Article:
I highly recommend watching the Bill Clinton Democratic Convention speech (video with transcript here) – it is one of the most impressively American speeches I have ever seen – thoroughly and completely in the American tradition of political oratory, folky, homespun, pragmatism and idealism seamlessly blended, wandering, an afternoon’s entertainment in a sleepy little town, funny, emotional, autobiographical, and heartfelt. I think it’s the best speech Clinton has ever given. He has matured into his role as an inveterate politician. Some people want to call him a statesman, but he is not that – even in his age, there is nothing of Bismarck or Talleyrand in him – he is just an old-fashioned American stumpwormer, proof of the American maxim that all politics is local, and the fact that he is unusually intelligent and now very, very experienced now heightens rather than obfuscates the effect. He is in the tradition of Earl Long and others.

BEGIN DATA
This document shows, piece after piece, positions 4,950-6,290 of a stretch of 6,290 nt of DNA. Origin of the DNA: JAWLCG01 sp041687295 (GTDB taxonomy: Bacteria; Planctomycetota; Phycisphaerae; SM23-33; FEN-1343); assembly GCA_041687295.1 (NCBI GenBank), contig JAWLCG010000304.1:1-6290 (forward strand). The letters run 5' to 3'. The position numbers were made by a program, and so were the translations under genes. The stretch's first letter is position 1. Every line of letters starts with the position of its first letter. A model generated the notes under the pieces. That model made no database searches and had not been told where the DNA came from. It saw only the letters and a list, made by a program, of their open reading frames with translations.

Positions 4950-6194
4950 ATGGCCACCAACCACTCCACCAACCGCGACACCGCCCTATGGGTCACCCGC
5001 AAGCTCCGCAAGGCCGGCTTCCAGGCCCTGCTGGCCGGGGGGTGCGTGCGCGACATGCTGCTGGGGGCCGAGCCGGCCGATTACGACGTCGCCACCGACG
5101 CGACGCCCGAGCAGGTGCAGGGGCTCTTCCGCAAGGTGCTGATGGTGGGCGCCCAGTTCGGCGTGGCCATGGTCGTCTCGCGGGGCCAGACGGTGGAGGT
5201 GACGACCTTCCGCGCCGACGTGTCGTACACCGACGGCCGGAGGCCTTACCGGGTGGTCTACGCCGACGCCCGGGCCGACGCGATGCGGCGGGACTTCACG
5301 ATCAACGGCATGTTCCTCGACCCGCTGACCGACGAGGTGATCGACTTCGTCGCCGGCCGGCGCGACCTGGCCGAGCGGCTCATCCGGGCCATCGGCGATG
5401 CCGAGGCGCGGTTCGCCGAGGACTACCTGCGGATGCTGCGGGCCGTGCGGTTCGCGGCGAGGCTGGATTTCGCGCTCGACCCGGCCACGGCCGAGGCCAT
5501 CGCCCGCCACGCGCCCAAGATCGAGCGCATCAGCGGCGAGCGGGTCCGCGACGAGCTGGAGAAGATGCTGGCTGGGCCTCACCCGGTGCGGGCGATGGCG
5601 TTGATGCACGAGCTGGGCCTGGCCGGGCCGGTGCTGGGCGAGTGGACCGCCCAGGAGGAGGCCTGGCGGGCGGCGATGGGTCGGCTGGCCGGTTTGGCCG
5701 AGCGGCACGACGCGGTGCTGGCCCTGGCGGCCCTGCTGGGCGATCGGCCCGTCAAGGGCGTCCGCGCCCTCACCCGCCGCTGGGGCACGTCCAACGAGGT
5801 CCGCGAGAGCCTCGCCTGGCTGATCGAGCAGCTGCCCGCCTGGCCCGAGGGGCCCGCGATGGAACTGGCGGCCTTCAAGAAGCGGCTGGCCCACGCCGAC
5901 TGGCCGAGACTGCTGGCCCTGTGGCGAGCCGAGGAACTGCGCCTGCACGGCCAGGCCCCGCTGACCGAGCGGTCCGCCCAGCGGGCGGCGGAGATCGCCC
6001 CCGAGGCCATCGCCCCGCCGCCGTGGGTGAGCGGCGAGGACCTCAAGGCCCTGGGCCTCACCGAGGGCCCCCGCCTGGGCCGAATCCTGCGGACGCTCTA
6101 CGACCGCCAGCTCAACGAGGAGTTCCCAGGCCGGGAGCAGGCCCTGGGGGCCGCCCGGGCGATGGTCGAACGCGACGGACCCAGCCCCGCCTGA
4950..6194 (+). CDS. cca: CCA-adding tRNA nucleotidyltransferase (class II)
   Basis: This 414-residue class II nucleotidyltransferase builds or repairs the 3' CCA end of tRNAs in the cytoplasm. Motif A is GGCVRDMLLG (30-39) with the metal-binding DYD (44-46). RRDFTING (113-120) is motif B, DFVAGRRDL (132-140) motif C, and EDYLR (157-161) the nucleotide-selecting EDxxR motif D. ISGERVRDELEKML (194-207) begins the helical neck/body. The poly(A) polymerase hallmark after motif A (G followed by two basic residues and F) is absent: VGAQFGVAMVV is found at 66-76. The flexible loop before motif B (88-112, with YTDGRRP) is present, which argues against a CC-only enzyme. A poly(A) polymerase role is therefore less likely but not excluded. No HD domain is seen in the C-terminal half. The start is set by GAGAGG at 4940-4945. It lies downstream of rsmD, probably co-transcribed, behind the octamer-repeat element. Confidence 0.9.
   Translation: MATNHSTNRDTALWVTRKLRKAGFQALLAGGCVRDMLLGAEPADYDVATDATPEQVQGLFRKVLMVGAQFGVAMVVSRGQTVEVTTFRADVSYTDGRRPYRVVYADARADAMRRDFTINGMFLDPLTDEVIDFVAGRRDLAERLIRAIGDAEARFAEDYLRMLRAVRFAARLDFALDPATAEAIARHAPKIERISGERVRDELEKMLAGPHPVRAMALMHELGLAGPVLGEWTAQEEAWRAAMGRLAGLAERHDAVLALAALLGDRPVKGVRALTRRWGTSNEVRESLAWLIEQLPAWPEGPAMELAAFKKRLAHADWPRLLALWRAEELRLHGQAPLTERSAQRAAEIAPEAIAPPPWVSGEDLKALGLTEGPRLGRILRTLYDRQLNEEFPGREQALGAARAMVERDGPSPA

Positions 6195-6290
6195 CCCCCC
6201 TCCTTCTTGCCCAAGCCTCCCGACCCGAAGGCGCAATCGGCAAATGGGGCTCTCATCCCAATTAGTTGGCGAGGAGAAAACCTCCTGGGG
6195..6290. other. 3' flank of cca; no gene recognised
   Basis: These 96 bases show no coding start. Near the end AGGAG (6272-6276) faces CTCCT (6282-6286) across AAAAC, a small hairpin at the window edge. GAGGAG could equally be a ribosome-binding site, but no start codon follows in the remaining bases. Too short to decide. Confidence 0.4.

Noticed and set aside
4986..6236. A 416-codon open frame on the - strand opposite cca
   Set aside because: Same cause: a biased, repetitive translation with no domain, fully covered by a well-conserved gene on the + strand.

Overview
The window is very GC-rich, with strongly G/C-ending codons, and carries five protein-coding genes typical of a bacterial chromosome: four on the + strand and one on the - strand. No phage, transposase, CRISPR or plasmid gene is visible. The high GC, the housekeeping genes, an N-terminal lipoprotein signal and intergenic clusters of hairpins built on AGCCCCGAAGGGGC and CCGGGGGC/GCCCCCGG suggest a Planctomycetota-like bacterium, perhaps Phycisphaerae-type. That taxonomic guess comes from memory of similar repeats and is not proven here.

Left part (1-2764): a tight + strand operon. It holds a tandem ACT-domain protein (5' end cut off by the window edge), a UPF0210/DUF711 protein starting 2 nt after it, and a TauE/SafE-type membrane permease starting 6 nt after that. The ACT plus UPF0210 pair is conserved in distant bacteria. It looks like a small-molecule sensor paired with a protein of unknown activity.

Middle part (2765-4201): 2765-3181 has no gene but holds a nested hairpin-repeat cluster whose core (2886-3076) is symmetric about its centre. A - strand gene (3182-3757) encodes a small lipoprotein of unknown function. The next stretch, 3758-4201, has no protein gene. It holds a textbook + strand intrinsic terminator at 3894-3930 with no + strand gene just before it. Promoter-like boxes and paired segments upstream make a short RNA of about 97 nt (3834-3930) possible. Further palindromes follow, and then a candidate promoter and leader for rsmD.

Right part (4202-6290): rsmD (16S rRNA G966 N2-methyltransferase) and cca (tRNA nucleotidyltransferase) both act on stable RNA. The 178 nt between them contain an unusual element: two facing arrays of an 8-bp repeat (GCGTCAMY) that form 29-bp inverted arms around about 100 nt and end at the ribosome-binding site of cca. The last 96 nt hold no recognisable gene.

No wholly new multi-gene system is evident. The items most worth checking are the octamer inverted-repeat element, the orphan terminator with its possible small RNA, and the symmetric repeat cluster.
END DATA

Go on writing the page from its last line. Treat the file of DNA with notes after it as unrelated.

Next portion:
I saw Clinton speak once in a town square in Wilkes-Barre, Pennsylvania, where he was campaigning for the local congressman. This was 2008 – I was sleeping on some stranger’s floor campaigning for Obama at the time – and Clinton had no need to be speaking to a hundred or so people in a rusty old PA town on a drizzly October evening. But he was there, patently for the love of it. He spoke for forty minutes without a note, going through a massive list of something like “fourteen reasons why you must send so-and-so back to Congress.” He had the command of seemingly infinite details, when local bridges were built and where the materials came from, how much money was appropriated for what local projects and supported by whom and why. He never paused except for masterful effect. But looking at the crowd listening to the man on the platform on a fall evening – it was one of those moments in my life where it seemed the place was the real thing, and we humans were all merely dressing – that the Politician had spoken to the Crowd there before, and he and we were just the latest manifestations of these powers that lived in the land itself, and became visible in certain seasons, like the changing of the leaves of fall.